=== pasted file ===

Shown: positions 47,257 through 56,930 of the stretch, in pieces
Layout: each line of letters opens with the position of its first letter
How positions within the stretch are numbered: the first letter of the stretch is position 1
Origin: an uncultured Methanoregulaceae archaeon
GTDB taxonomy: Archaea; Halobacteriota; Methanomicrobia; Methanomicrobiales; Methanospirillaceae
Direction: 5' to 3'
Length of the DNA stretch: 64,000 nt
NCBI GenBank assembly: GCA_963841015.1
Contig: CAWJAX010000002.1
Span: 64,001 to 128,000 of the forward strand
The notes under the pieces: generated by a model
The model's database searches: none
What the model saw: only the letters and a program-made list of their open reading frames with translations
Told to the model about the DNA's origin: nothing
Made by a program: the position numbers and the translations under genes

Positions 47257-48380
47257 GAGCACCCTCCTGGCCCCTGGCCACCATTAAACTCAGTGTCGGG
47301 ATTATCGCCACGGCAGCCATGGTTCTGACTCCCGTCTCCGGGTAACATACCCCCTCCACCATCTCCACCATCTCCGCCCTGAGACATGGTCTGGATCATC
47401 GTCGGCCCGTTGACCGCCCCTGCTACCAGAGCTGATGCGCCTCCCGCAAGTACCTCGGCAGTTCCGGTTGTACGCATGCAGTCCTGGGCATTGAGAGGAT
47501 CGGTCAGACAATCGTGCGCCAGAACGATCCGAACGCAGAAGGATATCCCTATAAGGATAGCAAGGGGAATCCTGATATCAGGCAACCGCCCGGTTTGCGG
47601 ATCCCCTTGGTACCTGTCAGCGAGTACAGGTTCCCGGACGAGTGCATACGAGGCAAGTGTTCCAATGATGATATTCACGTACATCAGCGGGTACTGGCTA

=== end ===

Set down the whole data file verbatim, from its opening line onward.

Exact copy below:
Shown: positions 47,257 through 56,930 of the stretch, in pieces
Layout: each line of letters opens with the position of its first letter
How positions within the stretch are numbered: the first letter of the stretch is position 1
Origin: an uncultured Methanoregulaceae archaeon
GTDB taxonomy: Archaea; Halobacteriota; Methanomicrobia; Methanomicrobiales; Methanospirillaceae
Direction: 5' to 3'
Length of the DNA stretch: 64,000 nt
NCBI GenBank assembly: GCA_963841015.1
Contig: CAWJAX010000002.1
Span: 64,001 to 128,000 of the forward strand
The notes under the pieces: generated by a model
The model's database searches: none
What the model saw: only the letters and a program-made list of their open reading frames with translations
Told to the model about the DNA's origin: nothing
Made by a program: the position numbers and the translations under genes

Positions 47257-48380
47257 GAGCACCCTCCTGGCCCCTGGCCACCATTAAACTCAGTGTCGGG
47301 ATTATCGCCACGGCAGCCATGGTTCTGACTCCCGTCTCCGGGTAACATACCCCCTCCACCATCTCCACCATCTCCGCCCTGAGACATGGTCTGGATCATC
47401 GTCGGCCCGTTGACCGCCCCTGCTACCAGAGCTGATGCGCCTCCCGCAAGTACCTCGGCAGTTCCGGTTGTACGCATGCAGTCCTGGGCATTGAGAGGAT
47501 CGGTCAGACAATCGTGCGCCAGAACGATCCGAACGCAGAAGGATATCCCTATAAGGATAGCAAGGGGAATCCTGATATCAGGCAACCGCCCGGTTTGCGG
47601 ATCCCCTTGGTACCTGTCAGCGAGTACAGGTTCCCGGACGAGTGCATACGAGGCAAGTGTTCCAATGATGATATTCACGTACATCAGCGGGTACTGGCTA